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Tough Times As Banks Raise Interest Rates, Reduce Loan Application Approvals

Commercial banks in Uganda have not only increased interest rates, but also slowed loan application approvals.

This is after the Bank of Uganda (BoU) increased the Central Bank Rate, a benchmark lending rate for commercial banks,  from 8.5 to 9 percent in August 2022.

BoU has now increased it by 250 basis points (from 6.5 percent) since the year began as it tries to contain inflation.

The Bank uses adjustment of the CBR under its Monetary Policy to control inflation by regulating the amount of money in circulation. The idea behind it is that when there is little money, there will be less demand for goods and services and this will lead to a fall in price or a slowdown in the rate at which prices rise, hence lower inflation.

According to BoU’s Monetary Policy Report for August 2022, in June 2022, the Bank Lending Survey results for June 2022 show that most banks (60.9%) expect their lending rates to increase in the

quarter to September 2022 citing the increase in the CBR and high cost of funding.

“Six banks have already increased their prime lending rate since July 2022,” the report reads, adding that: “Weighted average shilling lending rates declined to 16.3% up from 18.3 % in May 2022. The decline was driven by big loans to prime borrowers in Trade and Manufacturing sectors at rate below 10%.”

The report adds that total Private Sector Credit (PSC) growth net of revaluation and capitalized interest, declined to 9.2% in the quarter to June 2022 down from 9.6% in Quarter to March 2022.

Declines in credit growth was observed in all sectors, except manufacturing for the month to June 2022.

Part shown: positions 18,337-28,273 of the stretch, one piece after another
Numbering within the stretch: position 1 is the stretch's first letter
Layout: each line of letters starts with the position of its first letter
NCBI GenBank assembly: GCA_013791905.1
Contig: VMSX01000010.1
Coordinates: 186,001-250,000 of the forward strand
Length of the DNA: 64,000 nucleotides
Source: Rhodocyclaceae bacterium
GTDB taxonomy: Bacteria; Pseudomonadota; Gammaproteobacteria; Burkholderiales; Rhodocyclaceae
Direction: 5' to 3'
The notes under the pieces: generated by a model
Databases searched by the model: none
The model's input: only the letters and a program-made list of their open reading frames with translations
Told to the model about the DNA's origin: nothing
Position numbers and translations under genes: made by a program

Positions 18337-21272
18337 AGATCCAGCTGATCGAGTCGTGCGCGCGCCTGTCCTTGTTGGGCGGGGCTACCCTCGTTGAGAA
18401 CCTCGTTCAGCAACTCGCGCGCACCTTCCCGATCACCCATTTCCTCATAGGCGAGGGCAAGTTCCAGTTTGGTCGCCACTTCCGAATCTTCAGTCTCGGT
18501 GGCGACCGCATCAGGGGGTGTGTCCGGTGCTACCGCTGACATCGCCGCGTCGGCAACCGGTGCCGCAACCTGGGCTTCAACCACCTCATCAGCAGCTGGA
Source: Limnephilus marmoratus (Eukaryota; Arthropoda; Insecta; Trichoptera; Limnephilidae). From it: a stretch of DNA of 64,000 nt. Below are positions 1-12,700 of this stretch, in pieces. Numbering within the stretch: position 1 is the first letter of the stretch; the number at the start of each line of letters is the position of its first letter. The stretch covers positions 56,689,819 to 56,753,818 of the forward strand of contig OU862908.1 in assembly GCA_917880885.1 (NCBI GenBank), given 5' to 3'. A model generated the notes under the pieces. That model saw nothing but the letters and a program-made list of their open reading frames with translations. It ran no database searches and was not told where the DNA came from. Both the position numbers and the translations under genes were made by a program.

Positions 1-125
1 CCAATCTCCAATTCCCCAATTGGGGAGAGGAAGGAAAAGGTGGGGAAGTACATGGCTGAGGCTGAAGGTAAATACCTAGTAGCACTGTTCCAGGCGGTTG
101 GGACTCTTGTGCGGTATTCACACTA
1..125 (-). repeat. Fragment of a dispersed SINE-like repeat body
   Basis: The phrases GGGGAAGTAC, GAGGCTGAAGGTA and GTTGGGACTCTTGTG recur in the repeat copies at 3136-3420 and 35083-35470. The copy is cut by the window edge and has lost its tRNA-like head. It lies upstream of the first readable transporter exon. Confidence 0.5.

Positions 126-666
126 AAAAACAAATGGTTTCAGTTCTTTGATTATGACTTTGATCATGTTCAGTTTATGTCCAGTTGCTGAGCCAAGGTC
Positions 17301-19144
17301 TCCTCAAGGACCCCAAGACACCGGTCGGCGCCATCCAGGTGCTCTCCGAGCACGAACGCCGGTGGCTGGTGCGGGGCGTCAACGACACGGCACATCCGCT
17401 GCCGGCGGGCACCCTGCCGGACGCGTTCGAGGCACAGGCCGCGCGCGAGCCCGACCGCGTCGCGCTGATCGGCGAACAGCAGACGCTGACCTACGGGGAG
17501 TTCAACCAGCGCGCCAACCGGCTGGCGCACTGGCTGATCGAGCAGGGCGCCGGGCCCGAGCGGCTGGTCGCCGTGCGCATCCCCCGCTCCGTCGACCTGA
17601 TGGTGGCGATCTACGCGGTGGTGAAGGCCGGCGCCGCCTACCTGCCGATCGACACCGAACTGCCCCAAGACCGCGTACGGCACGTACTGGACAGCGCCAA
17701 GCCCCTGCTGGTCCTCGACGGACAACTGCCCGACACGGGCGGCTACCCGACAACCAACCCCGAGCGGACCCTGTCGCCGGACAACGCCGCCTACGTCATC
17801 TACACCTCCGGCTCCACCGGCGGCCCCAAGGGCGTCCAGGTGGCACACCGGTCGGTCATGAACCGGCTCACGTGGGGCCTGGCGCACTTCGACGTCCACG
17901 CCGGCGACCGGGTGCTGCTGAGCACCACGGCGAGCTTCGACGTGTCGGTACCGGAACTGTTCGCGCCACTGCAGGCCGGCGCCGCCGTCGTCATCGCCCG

“PSC growth has stagnated at 8 – 9.5 percent. Some banks have signaled raising the prime lending rates. The rise in the prime lending rates will no doubt compress credit demand. Loan approval rate has stagnated at 53.2%-52.4% of loan applications possibly reflecting persistent risk aversion in the banking sector,” the report says, adding that: “The tightening domestic monetary conditions may continue to weigh-on credit growth in the near- to medium

term.”

BoU says all soft indicators and composite index of economic activity point to a softening economic recovery as high

imported inflation ravages disposable income, consumer and business confidence.

“Economic growth projection for in FY2022/23 has thus been revised downward to 2.5-3.0% from 4.5%-5% in the last forecast round. Growth is expected revert back starting FY 2023/24, with the

output gap expected to close in FY2025/26,” the report reads in part.

 

Taddewo William Senyonyi
https://www.facebook.com/senyonyi.taddewo
William is a seasoned business and finance journalist. He is also an agripreneur and a coffee enthusiast.

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